Of the hundreds of thousands of books published annually, only a handful are recognized as the best of the class. We highly recommend the following award winners.
Picture Books“We Are Water Protectors” written by Carole Lindstrom and illustrated by Michaela Goade won the 2021 Caldecott Medal for its amazing illustrations. This story talks about water’s sacred connection to all life and how it needs to be protected to, in turn, protect all types of life.
The illustrations show that connection, beginning with a baby floating in their mother’s womb to animals dependent on water for food and homes. There are vivid blue hues throughout the drawings, revealing how water is connected to people, plants and animals.
This book was created by Native Americans and is a great story to share with children and adults that how we treat our earth’s resources is connected to how we are able to live.
Middle Grades“Before the Ever After” by Jacqueline Woodson, the 2021 Coretta Scott King Book Awards Author Winner, is an excellent novel in verse for tween readers who are into sports or like books about friendships. It focuses on ZJ, a 12-year-old whose father is an NFL star whose multiple concussions have taken their toll. He has become forgetful and irritable, and now he is home all the time because he can’t play the game he loves.
ZJ works through his feelings with the help of his tight-knit group of friends. “Before the Ever After” is a coming-of-age story in which a young person realizes his parents are all too human.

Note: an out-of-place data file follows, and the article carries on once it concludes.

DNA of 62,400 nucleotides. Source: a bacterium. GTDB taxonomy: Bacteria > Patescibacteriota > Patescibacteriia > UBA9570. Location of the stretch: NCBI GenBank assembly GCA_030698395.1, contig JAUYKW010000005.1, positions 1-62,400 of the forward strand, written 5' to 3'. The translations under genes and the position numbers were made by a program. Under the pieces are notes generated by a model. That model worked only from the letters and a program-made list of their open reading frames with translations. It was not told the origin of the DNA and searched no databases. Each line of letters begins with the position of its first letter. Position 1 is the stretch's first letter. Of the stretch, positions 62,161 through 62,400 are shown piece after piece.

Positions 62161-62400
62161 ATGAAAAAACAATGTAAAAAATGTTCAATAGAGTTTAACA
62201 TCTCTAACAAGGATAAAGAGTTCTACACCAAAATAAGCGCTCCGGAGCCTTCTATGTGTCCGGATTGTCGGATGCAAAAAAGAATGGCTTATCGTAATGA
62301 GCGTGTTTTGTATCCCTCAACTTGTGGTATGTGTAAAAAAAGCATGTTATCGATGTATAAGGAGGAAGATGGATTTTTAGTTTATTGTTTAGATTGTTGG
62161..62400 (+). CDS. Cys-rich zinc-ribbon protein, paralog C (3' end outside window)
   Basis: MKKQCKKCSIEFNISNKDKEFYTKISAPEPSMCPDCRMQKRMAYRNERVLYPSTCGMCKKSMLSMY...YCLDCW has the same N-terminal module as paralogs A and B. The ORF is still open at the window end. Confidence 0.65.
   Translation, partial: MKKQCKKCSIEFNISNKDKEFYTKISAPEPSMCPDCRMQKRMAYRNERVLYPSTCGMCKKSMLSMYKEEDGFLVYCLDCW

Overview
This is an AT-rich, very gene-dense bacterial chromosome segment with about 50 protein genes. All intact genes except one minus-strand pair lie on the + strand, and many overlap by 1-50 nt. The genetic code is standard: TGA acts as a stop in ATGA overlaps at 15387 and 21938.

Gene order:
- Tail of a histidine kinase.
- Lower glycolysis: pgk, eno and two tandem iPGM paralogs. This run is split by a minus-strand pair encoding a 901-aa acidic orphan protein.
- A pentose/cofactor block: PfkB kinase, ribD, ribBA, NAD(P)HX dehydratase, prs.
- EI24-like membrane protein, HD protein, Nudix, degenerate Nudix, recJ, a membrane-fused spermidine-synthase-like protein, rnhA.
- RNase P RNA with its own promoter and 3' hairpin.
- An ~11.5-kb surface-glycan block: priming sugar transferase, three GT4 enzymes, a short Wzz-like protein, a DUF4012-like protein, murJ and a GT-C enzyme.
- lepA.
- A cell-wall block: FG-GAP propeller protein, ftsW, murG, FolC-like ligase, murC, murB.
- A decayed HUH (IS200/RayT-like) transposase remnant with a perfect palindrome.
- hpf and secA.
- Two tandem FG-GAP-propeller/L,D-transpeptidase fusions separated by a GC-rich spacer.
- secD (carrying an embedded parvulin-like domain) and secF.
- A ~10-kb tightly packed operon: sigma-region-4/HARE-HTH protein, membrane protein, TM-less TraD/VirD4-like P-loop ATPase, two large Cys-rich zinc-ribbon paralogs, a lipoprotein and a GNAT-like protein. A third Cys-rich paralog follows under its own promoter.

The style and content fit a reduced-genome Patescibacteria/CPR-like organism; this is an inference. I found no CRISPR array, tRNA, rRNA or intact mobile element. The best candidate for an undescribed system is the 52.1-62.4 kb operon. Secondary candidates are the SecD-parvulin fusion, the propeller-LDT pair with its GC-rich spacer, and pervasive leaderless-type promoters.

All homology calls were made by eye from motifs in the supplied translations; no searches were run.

I recommend anything by Woodson; she writes for all ages — often in verse — and her books, which feature characters of color, are lyrical and brilliant.
Teens“The Poet X” by Elizabeth Acevedo is another wonderful novel in verse that tells the story of Xiomara, a teen living with her strict Catholic family in Harlem. Xiomara processes her world through journaling, unpacking her challenging relationship with her mother, her unique connection with her twin brother, questions about her faith and her feelings for a boy in her class.
With a push from her English teacher, she joins a spoken word poetry club and gains the confidence to speak her truth out loud. Xiomara is by turns confident and vulnerable, a character who will relate to teen readers.
“The Poet X” received numerous awards, including the 2018 National Book Award for Young People’s Literature, the Michael L. Printz Award for Excellence in Young Adult Literature from the American Library Association (ALA) and the Pura Belpré Award, also from the ALA.